A group of U.S. lawmakers have written to the Chief Minister of India's eastern state of Orissa, calling for action against those who have carried out attacks against Christians.
"Such attacks on the fundamental freedom of religion threaten not only India's reputation for religious diversity, but also the very stability of India's secular democracy," the 21 lawmakers, led by Trent Franks (R-Ariz.), state in the letter addressed to Naveen Patnaik.
Just over a dozen people have been convicted so far for the anti-Christian violence that erupted last year and many remain at large.
In August 2008, Hindu extremists carried out the worst religious persecution in India's 60 years of democracy. At least 120 people were murdered, 250 churches destroyed and over 50,000 individuals displaced. Thousands remain in refugee camps, fearing more attacks if they return home.
"Given the recent experience with religiously inspired terrorism, we are concerned that if Hindu extremists can act with impunity toward religious minorities in India, these extremists and their ideologies will begin to affect international security as well," states the letter, released Friday, according to Agence France-Presse.
The anti-Christian riots in the communally-sensitive Kandhamal district began after a Hindu leader was assassinated. Hindu nationalists accused Christians of orchestrating the murder, but Maoist rebels had publicly claimed responsibility for the swami's death while Christians vehemently denied any involvement in the incident.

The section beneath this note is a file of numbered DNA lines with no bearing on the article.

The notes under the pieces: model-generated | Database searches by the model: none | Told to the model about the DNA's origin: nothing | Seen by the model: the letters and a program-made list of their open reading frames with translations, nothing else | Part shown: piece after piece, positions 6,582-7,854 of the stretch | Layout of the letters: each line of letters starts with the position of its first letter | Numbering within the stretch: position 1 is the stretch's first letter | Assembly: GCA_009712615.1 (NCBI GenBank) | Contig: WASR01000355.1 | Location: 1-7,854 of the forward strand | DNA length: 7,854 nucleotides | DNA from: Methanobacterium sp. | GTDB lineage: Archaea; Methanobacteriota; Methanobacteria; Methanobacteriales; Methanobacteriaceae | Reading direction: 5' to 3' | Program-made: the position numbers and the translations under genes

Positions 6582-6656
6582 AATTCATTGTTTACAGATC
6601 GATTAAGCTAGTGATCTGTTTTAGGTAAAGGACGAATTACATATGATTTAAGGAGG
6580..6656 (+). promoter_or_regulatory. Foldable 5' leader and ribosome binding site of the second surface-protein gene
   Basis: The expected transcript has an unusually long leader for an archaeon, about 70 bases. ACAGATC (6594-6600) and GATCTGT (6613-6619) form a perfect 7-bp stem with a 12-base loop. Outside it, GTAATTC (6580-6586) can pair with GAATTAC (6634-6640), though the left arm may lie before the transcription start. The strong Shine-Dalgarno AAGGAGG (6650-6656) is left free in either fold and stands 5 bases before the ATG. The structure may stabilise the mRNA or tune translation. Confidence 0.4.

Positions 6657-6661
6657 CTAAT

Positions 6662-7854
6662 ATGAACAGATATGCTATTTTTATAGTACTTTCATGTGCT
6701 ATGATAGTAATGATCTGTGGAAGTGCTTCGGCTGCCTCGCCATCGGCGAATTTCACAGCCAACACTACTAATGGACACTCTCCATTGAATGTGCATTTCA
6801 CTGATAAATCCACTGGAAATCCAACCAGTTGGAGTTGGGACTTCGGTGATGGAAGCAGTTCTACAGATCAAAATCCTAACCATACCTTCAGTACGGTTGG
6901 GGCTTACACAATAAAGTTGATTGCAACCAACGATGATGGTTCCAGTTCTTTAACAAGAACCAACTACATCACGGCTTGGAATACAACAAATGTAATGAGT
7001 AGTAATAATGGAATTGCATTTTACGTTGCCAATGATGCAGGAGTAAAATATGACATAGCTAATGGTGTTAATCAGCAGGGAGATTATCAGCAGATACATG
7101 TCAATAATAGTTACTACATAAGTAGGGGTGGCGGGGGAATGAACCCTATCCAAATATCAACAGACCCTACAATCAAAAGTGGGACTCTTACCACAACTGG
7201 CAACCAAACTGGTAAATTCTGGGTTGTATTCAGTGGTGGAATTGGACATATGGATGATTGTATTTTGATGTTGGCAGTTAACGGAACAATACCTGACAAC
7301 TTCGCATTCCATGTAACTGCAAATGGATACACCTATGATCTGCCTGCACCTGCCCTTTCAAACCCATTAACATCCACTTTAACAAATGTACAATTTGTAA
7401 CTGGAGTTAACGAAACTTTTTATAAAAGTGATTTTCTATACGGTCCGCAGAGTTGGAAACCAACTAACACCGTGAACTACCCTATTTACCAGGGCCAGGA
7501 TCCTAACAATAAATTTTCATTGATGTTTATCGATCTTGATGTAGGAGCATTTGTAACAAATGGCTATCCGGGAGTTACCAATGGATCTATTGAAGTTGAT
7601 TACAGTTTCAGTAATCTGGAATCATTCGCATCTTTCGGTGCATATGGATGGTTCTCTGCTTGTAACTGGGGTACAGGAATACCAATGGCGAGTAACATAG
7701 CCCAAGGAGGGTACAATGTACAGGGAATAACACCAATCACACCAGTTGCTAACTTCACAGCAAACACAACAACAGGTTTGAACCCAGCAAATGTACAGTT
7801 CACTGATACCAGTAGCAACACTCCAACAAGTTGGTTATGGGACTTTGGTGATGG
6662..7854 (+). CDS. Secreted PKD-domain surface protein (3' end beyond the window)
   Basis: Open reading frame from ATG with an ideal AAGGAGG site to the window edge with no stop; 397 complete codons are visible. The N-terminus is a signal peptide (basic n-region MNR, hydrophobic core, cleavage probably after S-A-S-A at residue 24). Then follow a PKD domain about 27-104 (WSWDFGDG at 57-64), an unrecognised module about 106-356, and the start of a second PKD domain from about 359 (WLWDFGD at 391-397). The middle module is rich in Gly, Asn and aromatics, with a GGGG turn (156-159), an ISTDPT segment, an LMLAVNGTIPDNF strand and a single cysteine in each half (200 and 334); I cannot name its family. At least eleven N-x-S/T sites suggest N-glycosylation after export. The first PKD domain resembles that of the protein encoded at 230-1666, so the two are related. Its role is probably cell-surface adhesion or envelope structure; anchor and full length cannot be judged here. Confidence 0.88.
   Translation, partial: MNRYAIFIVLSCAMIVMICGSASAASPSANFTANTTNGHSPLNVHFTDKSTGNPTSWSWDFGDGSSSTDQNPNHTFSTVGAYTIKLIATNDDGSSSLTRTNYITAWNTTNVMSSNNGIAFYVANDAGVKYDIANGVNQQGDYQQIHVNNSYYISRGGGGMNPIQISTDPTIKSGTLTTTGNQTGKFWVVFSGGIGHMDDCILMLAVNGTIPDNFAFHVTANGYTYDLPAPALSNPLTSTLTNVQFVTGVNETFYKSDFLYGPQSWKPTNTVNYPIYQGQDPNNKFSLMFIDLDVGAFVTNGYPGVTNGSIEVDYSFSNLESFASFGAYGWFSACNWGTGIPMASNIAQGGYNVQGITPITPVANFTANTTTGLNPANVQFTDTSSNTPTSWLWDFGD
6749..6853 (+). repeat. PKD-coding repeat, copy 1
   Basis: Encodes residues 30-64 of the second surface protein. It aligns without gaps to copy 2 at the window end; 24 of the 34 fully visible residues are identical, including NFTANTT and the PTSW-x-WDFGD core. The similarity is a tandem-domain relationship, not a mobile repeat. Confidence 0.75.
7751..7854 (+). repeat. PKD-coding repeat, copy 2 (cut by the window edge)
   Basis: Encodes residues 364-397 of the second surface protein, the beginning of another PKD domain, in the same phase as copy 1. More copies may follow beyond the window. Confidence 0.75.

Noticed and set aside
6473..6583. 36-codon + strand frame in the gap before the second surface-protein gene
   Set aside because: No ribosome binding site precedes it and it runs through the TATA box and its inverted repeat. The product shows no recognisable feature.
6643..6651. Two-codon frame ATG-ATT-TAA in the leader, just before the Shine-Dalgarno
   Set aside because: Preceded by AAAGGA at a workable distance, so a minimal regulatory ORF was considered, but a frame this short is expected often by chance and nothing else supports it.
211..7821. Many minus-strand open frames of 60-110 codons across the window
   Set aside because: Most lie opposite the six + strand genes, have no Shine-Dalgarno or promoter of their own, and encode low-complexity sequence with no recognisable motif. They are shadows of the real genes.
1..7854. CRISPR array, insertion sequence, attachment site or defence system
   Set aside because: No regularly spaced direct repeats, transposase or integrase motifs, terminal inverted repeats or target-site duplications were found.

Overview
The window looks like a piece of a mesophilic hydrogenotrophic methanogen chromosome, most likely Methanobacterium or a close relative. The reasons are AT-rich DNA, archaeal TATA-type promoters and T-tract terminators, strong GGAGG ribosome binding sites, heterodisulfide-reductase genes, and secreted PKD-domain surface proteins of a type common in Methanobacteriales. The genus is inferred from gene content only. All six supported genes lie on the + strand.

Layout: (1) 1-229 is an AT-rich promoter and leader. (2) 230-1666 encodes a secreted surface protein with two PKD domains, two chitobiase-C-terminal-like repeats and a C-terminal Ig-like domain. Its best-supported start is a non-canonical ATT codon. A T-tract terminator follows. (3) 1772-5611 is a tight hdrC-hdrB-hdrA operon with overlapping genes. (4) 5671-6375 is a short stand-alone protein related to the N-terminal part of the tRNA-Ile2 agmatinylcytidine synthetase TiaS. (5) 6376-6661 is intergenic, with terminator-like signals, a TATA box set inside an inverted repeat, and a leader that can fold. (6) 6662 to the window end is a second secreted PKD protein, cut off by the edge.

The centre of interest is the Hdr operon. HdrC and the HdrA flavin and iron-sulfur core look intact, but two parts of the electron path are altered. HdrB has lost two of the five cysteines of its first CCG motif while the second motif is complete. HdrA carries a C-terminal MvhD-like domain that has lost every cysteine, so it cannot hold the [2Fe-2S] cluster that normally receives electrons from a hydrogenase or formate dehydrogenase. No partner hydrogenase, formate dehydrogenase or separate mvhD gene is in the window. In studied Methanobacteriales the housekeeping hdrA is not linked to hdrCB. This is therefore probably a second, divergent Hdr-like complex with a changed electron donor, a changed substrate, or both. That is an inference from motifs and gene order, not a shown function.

The state government of Orissa has taken some steps to promote peace and unity in the region and assured the Christians of their protection. But out of more than 750 cases filed by Christians against Hindu attackers, only 17 people have been convicted to various terms of imprisonment. Moreover, the perpetrators continue to intimidate the small Christian community.
In the letter to Patnaik, lawmakers acknowledge the positive steps of reform taken by the government of Orissa. But they also recognize religious liberty as a basic human right and ask specific questions regarding the government's plans to bring justice to Christians.
The letter comes after a U.S. religious freedom panel placed the predominantly Hindu country under its watch list. Criticizing the Indian government for its failure to protect the rights of religious minorities, the U.S. Commission on International Religious Freedom in August added India to its annual list of countries where religious freedom conditions require close monitoring due to the nature and extent of violations of religious freedom engaged in or tolerated by the governments.
USCIRF recommended that the Obama administration call on political parties and religious or social organizations in India to publicly denounce violence against and harassment of religious minorities, women, and low-caste members, and to acknowledge that such violence constitutes a crime under Indian law.